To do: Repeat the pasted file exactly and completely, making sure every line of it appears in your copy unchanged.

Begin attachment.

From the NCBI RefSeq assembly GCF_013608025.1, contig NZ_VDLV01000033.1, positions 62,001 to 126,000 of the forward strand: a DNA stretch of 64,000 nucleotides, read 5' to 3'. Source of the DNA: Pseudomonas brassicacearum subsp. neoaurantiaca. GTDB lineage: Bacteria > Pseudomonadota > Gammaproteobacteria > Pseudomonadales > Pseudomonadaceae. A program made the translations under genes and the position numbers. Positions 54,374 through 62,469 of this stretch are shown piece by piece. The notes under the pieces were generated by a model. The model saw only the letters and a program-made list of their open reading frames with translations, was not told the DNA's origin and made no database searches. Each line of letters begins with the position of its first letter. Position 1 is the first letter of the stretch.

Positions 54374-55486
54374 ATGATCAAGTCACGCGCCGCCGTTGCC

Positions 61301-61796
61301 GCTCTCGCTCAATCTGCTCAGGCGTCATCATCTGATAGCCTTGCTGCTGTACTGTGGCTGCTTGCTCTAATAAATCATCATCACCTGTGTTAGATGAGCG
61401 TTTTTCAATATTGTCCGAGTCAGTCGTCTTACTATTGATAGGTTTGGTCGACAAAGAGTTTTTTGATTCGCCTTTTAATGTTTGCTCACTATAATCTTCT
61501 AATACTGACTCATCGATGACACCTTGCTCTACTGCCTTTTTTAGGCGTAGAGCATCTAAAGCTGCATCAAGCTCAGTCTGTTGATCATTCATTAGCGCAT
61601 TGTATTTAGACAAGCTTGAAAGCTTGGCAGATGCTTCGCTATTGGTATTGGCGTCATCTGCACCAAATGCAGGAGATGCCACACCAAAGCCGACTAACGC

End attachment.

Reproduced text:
From the NCBI RefSeq assembly GCF_013608025.1, contig NZ_VDLV01000033.1, positions 62,001 to 126,000 of the forward strand: a DNA stretch of 64,000 nucleotides, read 5' to 3'. Source of the DNA: Pseudomonas brassicacearum subsp. neoaurantiaca. GTDB lineage: Bacteria > Pseudomonadota > Gammaproteobacteria > Pseudomonadales > Pseudomonadaceae. A program made the translations under genes and the position numbers. Positions 54,374 through 62,469 of this stretch are shown piece by piece. The notes under the pieces were generated by a model. The model saw only the letters and a program-made list of their open reading frames with translations, was not told the DNA's origin and made no database searches. Each line of letters begins with the position of its first letter. Position 1 is the first letter of the stretch.

Positions 54374-55486
54374 ATGATCAAGTCACGCGCCGCCGTTGCC

Positions 61301-61796
61301 GCTCTCGCTCAATCTGCTCAGGCGTCATCATCTGATAGCCTTGCTGCTGTACTGTGGCTGCTTGCTCTAATAAATCATCATCACCTGTGTTAGATGAGCG
61401 TTTTTCAATATTGTCCGAGTCAGTCGTCTTACTATTGATAGGTTTGGTCGACAAAGAGTTTTTTGATTCGCCTTTTAATGTTTGCTCACTATAATCTTCT
61501 AATACTGACTCATCGATGACACCTTGCTCTACTGCCTTTTTTAGGCGTAGAGCATCTAAAGCTGCATCAAGCTCAGTCTGTTGATCATTCATTAGCGCAT
61601 TGTATTTAGACAAGCTTGAAAGCTTGGCAGATGCTTCGCTATTGGTATTGGCGTCATCTGCACCAAATGCAGGAGATGCCACACCAAAGCCGACTAACGC